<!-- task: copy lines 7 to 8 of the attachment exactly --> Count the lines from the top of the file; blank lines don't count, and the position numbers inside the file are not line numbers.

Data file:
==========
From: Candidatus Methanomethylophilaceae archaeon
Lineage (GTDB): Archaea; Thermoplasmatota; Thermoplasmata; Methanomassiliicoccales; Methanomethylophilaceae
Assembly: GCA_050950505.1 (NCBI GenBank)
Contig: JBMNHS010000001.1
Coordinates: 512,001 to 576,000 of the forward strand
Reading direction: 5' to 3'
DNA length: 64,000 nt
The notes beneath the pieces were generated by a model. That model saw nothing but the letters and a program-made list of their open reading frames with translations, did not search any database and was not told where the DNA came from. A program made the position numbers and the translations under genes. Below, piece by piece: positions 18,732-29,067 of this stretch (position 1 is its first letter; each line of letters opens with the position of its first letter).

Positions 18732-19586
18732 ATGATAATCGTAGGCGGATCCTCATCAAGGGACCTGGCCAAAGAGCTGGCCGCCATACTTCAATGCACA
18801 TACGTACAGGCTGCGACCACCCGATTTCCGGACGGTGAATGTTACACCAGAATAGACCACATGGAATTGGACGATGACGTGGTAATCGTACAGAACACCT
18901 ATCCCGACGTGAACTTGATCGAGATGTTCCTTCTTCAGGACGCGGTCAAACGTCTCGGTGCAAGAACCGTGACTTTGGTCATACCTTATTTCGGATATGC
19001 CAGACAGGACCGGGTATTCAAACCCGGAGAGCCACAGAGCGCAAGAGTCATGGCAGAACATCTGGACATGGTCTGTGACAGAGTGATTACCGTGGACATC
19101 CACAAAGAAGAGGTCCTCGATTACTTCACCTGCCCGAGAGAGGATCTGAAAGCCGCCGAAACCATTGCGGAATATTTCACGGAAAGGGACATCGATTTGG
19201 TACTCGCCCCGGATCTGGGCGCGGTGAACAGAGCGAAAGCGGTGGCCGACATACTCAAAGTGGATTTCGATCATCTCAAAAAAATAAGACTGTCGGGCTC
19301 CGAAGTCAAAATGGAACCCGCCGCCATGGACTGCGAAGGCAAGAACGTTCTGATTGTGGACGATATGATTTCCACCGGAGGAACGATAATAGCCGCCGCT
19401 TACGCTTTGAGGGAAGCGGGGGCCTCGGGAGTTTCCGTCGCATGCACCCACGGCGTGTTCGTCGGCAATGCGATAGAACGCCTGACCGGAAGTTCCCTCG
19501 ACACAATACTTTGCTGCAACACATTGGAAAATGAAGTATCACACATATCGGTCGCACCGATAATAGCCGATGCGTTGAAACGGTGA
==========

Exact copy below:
DNA length: 64,000 nt
The notes beneath the pieces were generated by a model. That model saw nothing but the letters and a program-made list of their open reading frames with translations, did not search any database and was not told where the DNA came from. A program made the position numbers and the translations under genes. Below, piece by piece: positions 18,732-29,067 of this stretch (position 1 is its first letter; each line of letters opens with the position of its first letter).